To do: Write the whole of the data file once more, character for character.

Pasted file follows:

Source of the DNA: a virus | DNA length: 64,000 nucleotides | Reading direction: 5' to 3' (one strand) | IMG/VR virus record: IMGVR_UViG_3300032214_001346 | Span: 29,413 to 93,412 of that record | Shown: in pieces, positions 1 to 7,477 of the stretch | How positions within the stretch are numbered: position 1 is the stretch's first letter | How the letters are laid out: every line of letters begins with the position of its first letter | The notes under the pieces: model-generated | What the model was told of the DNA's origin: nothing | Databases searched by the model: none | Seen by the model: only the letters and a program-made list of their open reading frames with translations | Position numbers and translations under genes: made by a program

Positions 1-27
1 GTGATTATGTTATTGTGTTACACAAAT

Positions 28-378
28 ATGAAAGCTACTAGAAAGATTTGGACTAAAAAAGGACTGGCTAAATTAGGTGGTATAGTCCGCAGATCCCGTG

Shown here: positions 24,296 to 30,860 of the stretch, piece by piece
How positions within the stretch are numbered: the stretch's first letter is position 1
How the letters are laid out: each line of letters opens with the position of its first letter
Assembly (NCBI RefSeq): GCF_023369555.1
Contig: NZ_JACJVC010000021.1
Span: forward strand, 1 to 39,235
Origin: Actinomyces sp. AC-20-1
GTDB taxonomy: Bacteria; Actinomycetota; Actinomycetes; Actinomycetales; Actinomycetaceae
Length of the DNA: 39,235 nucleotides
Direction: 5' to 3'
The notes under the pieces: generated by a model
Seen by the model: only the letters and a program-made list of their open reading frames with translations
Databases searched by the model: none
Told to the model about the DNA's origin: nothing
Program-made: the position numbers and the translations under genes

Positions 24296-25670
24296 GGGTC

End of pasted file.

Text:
Source of the DNA: a virus | DNA length: 64,000 nucleotides | Reading direction: 5' to 3' (one strand) | IMG/VR virus record: IMGVR_UViG_3300032214_001346 | Span: 29,413 to 93,412 of that record | Shown: in pieces, positions 1 to 7,477 of the stretch | How positions within the stretch are numbered: position 1 is the stretch's first letter | How the letters are laid out: every line of letters begins with the position of its first letter | The notes under the pieces: model-generated | What the model was told of the DNA's origin: nothing | Databases searched by the model: none | Seen by the model: only the letters and a program-made list of their open reading frames with translations | Position numbers and translations under genes: made by a program

Positions 1-27
1 GTGATTATGTTATTGTGTTACACAAAT

Positions 28-378
28 ATGAAAGCTACTAGAAAGATTTGGACTAAAAAAGGACTGGCTAAATTAGGTGGTATAGTCCGCAGATCCCGTG

Shown here: positions 24,296 to 30,860 of the stretch, piece by piece
How positions within the stretch are numbered: the stretch's first letter is position 1
How the letters are laid out: each line of letters opens with the position of its first letter
Assembly (NCBI RefSeq): GCF_023369555.1
Contig: NZ_JACJVC010000021.1
Span: forward strand, 1 to 39,235
Origin: Actinomyces sp. AC-20-1
GTDB taxonomy: Bacteria; Actinomycetota; Actinomycetes; Actinomycetales; Actinomycetaceae
Length of the DNA: 39,235 nucleotides
Direction: 5' to 3'
The notes under the pieces: generated by a model
Seen by the model: only the letters and a program-made list of their open reading frames with translations
Databases searched by the model: none
Told to the model about the DNA's origin: nothing
Program-made: the position numbers and the translations under genes

Positions 24296-25670
24296 GGGTC